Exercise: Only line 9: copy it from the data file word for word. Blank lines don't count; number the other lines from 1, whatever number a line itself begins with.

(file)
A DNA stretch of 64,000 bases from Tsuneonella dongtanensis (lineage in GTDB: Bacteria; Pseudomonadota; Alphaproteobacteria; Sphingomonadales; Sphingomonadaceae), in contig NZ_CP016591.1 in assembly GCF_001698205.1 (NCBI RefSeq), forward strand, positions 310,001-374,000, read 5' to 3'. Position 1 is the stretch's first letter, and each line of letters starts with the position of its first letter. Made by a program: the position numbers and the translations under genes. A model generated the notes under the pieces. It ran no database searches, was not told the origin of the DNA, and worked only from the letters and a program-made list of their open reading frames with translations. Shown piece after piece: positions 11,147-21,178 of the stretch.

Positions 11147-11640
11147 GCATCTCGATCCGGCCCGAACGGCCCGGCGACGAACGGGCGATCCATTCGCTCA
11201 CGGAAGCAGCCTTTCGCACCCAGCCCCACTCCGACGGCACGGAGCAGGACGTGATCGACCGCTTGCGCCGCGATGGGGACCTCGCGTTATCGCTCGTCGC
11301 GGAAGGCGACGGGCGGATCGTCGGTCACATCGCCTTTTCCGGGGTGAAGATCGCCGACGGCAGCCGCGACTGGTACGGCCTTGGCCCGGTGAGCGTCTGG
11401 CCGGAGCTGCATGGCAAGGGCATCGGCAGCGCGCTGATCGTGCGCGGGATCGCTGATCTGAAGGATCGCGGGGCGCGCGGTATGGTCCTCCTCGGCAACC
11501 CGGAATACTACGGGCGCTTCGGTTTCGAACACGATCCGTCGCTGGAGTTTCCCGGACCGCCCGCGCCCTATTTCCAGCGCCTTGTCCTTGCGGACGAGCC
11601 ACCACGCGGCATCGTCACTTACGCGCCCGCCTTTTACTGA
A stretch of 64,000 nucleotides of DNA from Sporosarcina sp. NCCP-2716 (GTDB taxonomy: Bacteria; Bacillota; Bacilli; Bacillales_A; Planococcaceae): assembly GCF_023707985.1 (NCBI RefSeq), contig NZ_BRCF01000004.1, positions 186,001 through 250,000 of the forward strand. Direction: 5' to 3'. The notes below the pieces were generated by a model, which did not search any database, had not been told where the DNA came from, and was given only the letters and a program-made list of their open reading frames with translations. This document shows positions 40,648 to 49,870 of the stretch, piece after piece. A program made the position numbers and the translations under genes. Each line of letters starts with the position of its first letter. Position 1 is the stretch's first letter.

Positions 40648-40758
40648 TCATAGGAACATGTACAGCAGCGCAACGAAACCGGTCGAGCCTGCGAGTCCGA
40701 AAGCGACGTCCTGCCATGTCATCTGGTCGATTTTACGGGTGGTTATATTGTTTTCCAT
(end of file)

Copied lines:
A stretch of 64,000 nucleotides of DNA from Sporosarcina sp. NCCP-2716 (GTDB taxonomy: Bacteria; Bacillota; Bacilli; Bacillales_A; Planococcaceae): assembly GCF_023707985.1 (NCBI RefSeq), contig NZ_BRCF01000004.1, positions 186,001 through 250,000 of the forward strand. Direction: 5' to 3'. The notes below the pieces were generated by a model, which did not search any database, had not been told where the DNA came from, and was given only the letters and a program-made list of their open reading frames with translations. This document shows positions 40,648 to 49,870 of the stretch, piece after piece. A program made the position numbers and the translations under genes. Each line of letters starts with the position of its first letter. Position 1 is the stretch's first letter.